Business Technology: Real-Time Business In The Real World

At InformationWeek's Fall Conference in Tucson, Ariz., we wrestled with the issues and dynamics involved in mastering the fine art of business agility and its attendant parts of readiness and resilience
Several hundred of us had our brains stretched pretty vigorously last week at InformationWeek's Fall Conference in Tucson, Ariz., as we wrestled with the issues and dynamics involved in mastering the fine art of business agility and its attendant parts of readiness and resilience (see It's InformationWeek's belief that companies must fully grasp those capabilities -- business agility, widespread resilience, and constant readiness -- to build a truly real-time business, a key new concept we've discussed in depth in the past couple of weeks. We've also made Real-Time Business the central theme of our Spring Conference, which will be held March 2 to 5 in Amelia Island, Fla. -- we hope you can join us (for more, see

We heard Eli Lilly CIO Roy Dunbar describe a very real-time dialogue in which Lilly's help desk for physicians connected a surgeon in the middle of an angioplasty with another surgeon in another country who'd had experience with the unexpected and dangerous condition the first doctor was encountering. With the patient fully awake on the operating table, the doctors connected by the Lilly knowledge base discussed two scenarios: First, if the surgeon continued with the procedure, the complication could cause the patient to lose the eye that had begun bleeding. Or, if the surgeon stopped the procedure to ensure that the eye wouldn't be lost, the patient could die from the heart disease that required the angioplasty. Their decision? They asked the patient what he wanted, he told them to proceed, and the surgeon completed the angioplasty without the eye being lost.

"I've found it quite burdensome to refer to myself as an Anglo-Irish-German-Ukrainian-American, and I now realize that it's not necessary. I was especially concerned about my children, who would be Anglo-Irish-German-Ukrainian-Chinese-American, except for my oldest son, who would be Korean-American. What a relief -- now we can simply call ourselves Americans." letter to the editor, The Wall Street Journal, Sept. 27, referring to Sept. 20 column by Daniel Henninger

We heard Jack Valenti, CEO of the Motion Picture Association of America, contrast the unfolding digital strategy in his industry with what has already happened in the music industry regarding piracy and copyright violation: "We don't want to have visited upon us the blight that has descended so darkly on the music industry." Valenti also said he realizes that no technology can prevent all such theft: "If a hacker can break into the Pentagon's war room, then he can surely shed the protective clothing surrounding our precious copyrighted material."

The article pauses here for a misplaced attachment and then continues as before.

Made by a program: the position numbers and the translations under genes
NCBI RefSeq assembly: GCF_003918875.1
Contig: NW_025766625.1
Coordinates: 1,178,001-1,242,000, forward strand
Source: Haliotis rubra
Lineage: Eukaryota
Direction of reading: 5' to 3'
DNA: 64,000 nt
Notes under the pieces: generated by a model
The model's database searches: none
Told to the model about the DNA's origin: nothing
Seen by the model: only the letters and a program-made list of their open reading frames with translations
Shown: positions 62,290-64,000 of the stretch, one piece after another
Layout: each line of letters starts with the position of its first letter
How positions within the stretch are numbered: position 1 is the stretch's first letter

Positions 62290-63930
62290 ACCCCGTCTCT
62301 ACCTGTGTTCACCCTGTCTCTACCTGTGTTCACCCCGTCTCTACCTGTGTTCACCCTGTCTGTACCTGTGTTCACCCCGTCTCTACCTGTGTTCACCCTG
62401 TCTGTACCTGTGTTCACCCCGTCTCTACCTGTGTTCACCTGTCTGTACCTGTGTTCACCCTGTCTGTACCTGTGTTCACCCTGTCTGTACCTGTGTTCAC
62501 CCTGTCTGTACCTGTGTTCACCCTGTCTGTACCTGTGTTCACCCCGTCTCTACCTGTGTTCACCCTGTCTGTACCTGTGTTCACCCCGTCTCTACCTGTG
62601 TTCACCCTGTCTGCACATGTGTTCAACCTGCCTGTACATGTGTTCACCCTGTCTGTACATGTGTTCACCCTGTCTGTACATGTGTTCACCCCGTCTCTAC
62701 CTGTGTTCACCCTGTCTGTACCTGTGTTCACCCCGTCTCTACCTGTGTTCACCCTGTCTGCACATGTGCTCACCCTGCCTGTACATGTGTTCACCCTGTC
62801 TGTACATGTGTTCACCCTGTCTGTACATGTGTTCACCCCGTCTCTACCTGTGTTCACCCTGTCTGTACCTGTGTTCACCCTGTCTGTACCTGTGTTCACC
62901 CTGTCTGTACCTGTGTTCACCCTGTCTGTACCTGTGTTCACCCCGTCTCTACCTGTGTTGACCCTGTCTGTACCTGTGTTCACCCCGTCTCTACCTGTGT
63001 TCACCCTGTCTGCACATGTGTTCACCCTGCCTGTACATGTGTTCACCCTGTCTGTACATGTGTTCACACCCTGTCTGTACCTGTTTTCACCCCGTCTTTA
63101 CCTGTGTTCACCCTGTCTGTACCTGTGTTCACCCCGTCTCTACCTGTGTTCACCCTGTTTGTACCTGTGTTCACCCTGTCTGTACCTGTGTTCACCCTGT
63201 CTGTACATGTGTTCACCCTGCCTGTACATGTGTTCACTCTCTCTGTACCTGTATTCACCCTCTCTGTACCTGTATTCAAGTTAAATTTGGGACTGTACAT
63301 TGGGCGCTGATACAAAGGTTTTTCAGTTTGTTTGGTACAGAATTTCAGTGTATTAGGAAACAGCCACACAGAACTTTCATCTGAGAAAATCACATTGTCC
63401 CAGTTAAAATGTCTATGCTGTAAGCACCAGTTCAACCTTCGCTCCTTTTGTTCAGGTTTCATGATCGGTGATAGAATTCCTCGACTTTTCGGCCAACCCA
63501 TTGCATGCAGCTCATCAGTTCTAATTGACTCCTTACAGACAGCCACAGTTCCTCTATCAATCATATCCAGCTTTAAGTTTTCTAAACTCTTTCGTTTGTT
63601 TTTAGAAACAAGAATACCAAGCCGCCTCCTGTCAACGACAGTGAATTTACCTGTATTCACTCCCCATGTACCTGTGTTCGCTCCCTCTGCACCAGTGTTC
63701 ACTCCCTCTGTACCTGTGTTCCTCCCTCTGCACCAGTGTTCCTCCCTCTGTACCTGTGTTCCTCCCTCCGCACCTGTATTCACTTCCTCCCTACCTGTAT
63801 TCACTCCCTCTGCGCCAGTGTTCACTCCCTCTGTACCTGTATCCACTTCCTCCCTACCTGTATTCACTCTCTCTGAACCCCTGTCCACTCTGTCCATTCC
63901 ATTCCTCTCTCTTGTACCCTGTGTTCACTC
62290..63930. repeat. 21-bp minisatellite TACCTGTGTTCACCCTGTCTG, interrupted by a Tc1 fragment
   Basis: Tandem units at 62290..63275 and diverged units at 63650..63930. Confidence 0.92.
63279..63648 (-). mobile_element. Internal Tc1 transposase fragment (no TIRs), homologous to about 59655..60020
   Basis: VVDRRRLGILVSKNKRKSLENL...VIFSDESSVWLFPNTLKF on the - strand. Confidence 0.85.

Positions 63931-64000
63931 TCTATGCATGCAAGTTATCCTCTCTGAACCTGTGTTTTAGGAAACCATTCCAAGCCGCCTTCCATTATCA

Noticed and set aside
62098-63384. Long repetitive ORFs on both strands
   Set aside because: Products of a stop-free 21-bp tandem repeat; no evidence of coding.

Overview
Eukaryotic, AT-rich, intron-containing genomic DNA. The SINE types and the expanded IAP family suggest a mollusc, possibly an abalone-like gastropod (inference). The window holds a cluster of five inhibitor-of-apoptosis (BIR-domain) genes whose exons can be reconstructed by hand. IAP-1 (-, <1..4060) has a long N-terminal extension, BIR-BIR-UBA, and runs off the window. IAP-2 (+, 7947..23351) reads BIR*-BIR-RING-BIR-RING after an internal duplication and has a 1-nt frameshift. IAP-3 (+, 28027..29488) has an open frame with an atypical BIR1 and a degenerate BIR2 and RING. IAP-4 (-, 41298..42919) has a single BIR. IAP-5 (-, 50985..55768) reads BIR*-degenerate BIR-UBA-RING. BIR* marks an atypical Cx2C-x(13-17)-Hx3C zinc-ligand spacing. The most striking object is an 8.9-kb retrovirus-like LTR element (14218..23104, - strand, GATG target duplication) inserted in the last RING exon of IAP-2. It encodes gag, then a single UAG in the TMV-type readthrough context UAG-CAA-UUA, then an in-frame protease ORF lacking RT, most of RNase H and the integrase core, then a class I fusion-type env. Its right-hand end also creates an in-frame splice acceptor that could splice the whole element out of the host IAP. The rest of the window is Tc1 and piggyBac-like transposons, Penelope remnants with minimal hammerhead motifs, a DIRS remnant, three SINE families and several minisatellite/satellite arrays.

We heard David Bauer, Merrill Lynch's first VP and chief information, security, and privacy officer, describe the burden of being the big security kid on the collaborative-business team. Bauer said that Merrill has its own sophisticated security policies, plus those required by industry regulations. "We also have a lot of suppliers and partners, and they don't all necessarily have those same types of internal or regulatory standards, and that means we sometimes have to end up helping them" meet an acceptable level of security. Merrill is open to providing such help, Bauer said, "but with so many suppliers, the overall effort sometimes gets diluted from the ideal."

Perhaps the most compelling ideas came from C.K. Prahalad, the celebrated University of Michigan Business School strategy expert, who gave an opening-night keynote called "The Essence Of Agility" (a related piece can be found at Emphasizing powerful ongoing themes of power shifting to the customer and the consequent need for businesses to focus on customer experiences, Prahalad said companies need to rethink IT strategies to capitalize on these shifts. A point he stressed was the escalating maintenance expenses of legacy systems. With most IT budgets flat, the growing percentage sucked up by such maintenance means new initiatives and forward-looking projects are being delayed, stunted, or scrapped. All of which, Prahalad said, begs the Big Question: "What's your obligation to keep the future alive?" That's a pretty powerful obligation, isn't it? I'd love to hear your answers -- send them to the address below, and the most powerful will get an InformationWeek polo shirt.

Bob Evans
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